Ever since man became aware of the human condition (i.e. being able to observe oneself from an external perspective), life’s primordial questions have been ‘Who are we?’; ‘Where are we coming from?’ and ‘Where are we going to?’ These fundamental questions lie at the root of any ontological philosophy and religion alike. They point to the final goal, of how to be liberated from our earthly existence. Every school of thought will apply different terms to describe this final goal: super-consciousness, the infinite, heaven within, enlightenment, to name just a few.
Indian rishi Patanjali, who lived around 150 C.E., calls this goal Samadhi, thus describing the ultimate purpose of Raja yoga, an ancient science of right living which is highly relevant and applicable in contemporaneous modern life.
Patanjali distinguished eight major steps of this spiritual ascent: Yama, Niyama, Asana, Pranayama, Pratyahara, Dharana, Dhyana, and finally pure consciousness: – Samadhi. These are the eight limbs of Ashtanga Yoga. Let’s look at these stages, or ‘limbs’ in a little more detail:
Yama and Niyama
Yama means control, Niyama, non-control. Literally, these two stages indicate the don’ts and the do’s on the spiritual path of yoga. They also could be called the Ten Commandments of yoga.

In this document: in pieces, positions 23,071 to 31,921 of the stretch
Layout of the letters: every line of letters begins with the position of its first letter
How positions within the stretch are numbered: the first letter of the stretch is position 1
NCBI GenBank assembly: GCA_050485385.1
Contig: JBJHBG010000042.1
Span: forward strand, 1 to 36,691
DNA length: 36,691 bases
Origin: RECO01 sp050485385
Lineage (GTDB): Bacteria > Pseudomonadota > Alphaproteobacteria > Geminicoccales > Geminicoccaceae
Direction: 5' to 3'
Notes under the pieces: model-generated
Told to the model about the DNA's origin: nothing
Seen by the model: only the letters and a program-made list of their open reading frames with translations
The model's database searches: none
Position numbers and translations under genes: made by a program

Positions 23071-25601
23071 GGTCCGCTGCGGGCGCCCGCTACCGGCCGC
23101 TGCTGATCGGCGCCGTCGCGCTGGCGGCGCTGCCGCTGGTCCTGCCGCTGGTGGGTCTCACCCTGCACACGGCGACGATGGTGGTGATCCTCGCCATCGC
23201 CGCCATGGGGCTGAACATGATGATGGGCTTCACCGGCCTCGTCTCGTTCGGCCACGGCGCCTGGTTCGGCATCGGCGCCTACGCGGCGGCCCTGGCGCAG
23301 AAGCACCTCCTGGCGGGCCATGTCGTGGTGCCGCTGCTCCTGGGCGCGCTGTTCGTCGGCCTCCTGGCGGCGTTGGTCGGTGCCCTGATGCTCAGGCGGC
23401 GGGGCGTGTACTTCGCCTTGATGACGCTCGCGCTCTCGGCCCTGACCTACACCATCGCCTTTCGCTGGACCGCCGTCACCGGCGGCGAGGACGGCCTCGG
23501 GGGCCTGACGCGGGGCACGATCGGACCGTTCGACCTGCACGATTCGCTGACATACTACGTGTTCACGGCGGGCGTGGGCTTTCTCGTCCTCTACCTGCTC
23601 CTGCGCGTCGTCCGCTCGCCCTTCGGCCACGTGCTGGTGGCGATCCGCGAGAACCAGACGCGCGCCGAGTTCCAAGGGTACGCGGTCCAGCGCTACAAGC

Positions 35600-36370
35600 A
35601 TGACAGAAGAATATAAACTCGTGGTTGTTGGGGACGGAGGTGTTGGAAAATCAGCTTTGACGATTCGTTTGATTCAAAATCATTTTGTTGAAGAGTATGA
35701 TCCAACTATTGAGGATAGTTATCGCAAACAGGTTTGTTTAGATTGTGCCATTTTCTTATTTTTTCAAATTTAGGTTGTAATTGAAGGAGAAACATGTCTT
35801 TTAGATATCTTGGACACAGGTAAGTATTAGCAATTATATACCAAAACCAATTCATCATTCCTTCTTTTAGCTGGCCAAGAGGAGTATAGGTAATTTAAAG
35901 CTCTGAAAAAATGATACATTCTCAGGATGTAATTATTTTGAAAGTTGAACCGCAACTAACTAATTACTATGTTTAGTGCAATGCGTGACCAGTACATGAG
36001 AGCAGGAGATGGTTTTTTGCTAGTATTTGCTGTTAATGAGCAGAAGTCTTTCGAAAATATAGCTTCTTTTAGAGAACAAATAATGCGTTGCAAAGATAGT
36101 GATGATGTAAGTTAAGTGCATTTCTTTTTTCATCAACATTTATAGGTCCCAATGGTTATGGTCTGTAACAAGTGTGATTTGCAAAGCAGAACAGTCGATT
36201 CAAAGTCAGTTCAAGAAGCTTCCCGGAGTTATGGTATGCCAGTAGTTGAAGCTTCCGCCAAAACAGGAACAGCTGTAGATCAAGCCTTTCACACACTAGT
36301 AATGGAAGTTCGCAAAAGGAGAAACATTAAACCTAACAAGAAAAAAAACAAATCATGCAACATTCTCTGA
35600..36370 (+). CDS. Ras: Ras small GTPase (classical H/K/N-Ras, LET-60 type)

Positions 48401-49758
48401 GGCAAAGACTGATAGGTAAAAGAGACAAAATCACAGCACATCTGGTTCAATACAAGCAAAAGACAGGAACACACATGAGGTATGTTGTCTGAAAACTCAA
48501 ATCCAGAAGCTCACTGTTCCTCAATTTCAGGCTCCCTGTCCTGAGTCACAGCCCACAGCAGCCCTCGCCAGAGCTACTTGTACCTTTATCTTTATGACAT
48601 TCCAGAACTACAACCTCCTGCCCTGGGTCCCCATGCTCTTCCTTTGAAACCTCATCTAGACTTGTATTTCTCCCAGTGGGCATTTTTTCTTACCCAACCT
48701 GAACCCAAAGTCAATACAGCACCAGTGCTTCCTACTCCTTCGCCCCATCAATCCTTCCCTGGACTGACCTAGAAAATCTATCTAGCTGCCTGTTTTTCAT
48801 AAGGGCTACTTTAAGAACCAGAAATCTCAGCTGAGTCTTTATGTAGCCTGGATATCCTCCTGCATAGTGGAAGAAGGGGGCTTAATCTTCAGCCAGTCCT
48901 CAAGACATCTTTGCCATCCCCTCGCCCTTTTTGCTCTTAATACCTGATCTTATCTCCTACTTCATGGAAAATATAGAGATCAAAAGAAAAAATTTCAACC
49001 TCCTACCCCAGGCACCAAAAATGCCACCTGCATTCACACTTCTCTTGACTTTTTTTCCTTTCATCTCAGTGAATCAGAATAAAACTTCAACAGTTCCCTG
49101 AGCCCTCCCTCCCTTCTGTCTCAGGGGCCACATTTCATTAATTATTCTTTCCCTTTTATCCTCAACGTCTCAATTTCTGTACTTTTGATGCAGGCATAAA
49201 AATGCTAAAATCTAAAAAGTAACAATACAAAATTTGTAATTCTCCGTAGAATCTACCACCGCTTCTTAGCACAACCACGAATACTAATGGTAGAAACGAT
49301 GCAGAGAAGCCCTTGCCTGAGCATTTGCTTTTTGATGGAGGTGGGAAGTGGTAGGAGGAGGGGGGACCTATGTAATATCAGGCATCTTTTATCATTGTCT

Their essential purpose is to develop inner peace and prepare the mind for meditation.
The rules of Yama (the Don’ts) are five:
- Non-violence or Ahimsa
- Non-lying or Satya
- Non-stealing or Asteya
- Non-sensuality or Brahmacharya
- Non-greed, Non-attachment or Aparigraha
It is worthwhile noting that all of these virtues are expressed in negative terms. The implication is that once we shed our delusions, we cannot but be non violent, truthful, etc. Acting otherwise would imply an unnatural state of egoistical inharmony.
The rules of Niyama (the Do’s) are:
- Cleanliness (internal and external) or Saucha
- Contentment or Santosha
- Austerity or Tapas
- Self-study, Introspection or Swadhyaya
- Devotion to the Supreme being or Ishwara-pranida.
Asana – posture, steady pose
An Asana is a stable and comfortable posture which helps attain mental equilibrium. A sign of perfection in Asana is the ability to sit still for three hours. Many people meditate for years without achieving any notable results, simply because they have never trained their bodies to sit still. Until the body can be mastered, higher perceptions, can never be achieved.
Pranayama – vital energy control
Pranayama is generally defined as breath control, though this does not convey the complete meaning of the term. The word pranayama is derived from joining prana pluas ayama. Prana means ‘life force’ or ‘vital energy’ and is part of the astral body whereas ‘ayama’ means extension of expansion. The various techniques of pranayama free the nervous system from its ordinary patterns and habits. Breathing from the upper third of the respiratory system, pranayama can move blocked pathways to the brain and the nervous system, creating new patterns, alleys to the highway of the super-consciousness so to speak. Pranayama revitalizes the body, steadies the emotions, and creates great clarity of mind.